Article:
More What’s Next

In today’s Times, Paul Krugman speculates about what is next for the Republicans, if, as expected, they fare poorly at the polls tomorrow.  Overall I think he’s right about where this is likely headed. 

If indeed Virginia is a bellwether it means they could be in for a long winter.  Here the political story is as much about the purpling of the state and demographic changes as it is about a seemingly willful effort on the part of Republicans to marginalize themselves from the electorate.   Mark Warner’s senate campaign is a prime example.  He’s poised to win by an enormous margin regardless of what happens at the presidential level in part because he was a great governor who led the state out of a real fiscal mess, but also in part because the Republicans have put themselves so far out of the mainstream as not to be at all compelling or competitive.  

So, in our corner of the world, what does the coming Republican wilderness time potentially mean nationally for education policy?  It would seem there are three basic possibilities:   

First, Republicans could decide that while a party’s base matters, national elections are won in the center.   Like George Bush did in 2000 they could use education as a part of a way back by promoting sensible middle of the road ideas and rhetoric.   As I’ve written before, I can’t figure out why many conservatives are so reflexively hostile to public schools rather than seeing them as a powerful national institution that should be strengthened.  And, while Bush’s presidency certainly has not turned well, politically his 2000 campaign was pretty good coming on the heels of eight pretty good years.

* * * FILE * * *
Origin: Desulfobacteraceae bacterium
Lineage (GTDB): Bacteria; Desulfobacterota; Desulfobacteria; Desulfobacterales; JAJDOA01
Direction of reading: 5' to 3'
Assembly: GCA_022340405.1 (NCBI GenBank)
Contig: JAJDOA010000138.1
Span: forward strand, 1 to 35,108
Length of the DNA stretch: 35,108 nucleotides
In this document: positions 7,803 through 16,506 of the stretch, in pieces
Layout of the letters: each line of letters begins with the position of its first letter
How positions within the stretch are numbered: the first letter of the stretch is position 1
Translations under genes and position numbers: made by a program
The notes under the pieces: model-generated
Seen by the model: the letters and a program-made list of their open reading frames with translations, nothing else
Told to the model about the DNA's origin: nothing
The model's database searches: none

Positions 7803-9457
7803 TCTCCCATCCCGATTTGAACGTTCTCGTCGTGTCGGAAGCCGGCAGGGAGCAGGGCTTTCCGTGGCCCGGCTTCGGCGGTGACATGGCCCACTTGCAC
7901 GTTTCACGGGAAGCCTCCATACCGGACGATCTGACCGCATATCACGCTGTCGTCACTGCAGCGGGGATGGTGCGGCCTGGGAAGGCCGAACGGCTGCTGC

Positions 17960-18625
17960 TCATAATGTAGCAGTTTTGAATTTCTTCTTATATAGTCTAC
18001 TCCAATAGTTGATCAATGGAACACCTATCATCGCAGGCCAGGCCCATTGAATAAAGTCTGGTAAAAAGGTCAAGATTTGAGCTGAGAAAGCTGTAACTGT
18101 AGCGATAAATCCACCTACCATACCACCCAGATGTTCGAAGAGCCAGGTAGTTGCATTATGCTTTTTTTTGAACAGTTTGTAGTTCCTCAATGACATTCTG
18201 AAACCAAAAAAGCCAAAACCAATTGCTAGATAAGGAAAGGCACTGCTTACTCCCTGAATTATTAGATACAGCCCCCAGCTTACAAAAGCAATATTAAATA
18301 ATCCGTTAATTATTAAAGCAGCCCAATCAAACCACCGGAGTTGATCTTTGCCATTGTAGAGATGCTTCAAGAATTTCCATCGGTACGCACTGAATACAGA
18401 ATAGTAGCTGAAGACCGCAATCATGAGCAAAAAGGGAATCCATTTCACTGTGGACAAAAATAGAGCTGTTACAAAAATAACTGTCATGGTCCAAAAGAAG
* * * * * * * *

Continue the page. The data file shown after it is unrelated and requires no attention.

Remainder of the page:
Second, and conversely, we could see a return to the slash and burn and culture war approach of the 1990s (or its last gasp).   Sarah Palin hasn’t been hostile to public schools in Alaska but if she sees these sorts of politics as a way to a political future in 2012 it’s hard to imagine she wouldn’t turn on a dime and others wouldn’t follow.   This would mean a lot of ideas to effectively eviscerate the federal role in education, cut spending, devolve authority to the states and so forth.   In a tight fiscal climate state “flexibility” can have a siren-like appeal because it gives states more flexibility around using federal dollars to plug other budget holes.   The likely lack of Republican moderates on the Hill will only add to this dynamic.

Third, we could see some combination of the two approaches.   This would involve big “moonshot” ideas that have little chance of becoming policy but give Republicans something to talk about that isn’t completely negative.  Mike Petrilli’s ideas about completely flipping the federal role in education is one example of this approach.   Not gonna happen anytime soon, but it’s a handy talking point to illustrate that you’re not just against everything.

But, if the experience in some states as well as the likely composition of the House and Senate after the dust settles is any guide, I’d bet on the first second [Sorry for the confusion!  And thanks for the notes, bad editing.] option.   That means a lot of theater, but not good news if you want to see a serious national debate about ideas for improving our public schools.

5 thoughts on “More What’s Next

  1. Reason

    “As I’ve written before, I can’t figure out why many conservatives are so reflexively hostile to public schools rather than seeing them as a powerful national institution that should be strengthened.”

    What do you mean by ‘conservative’? And what are they conserving? A true conservative would be concerned and outright hostile to any government creation labeled a “powerful national institution”.

    You do not see that it is nationalist government causing the worst of problems?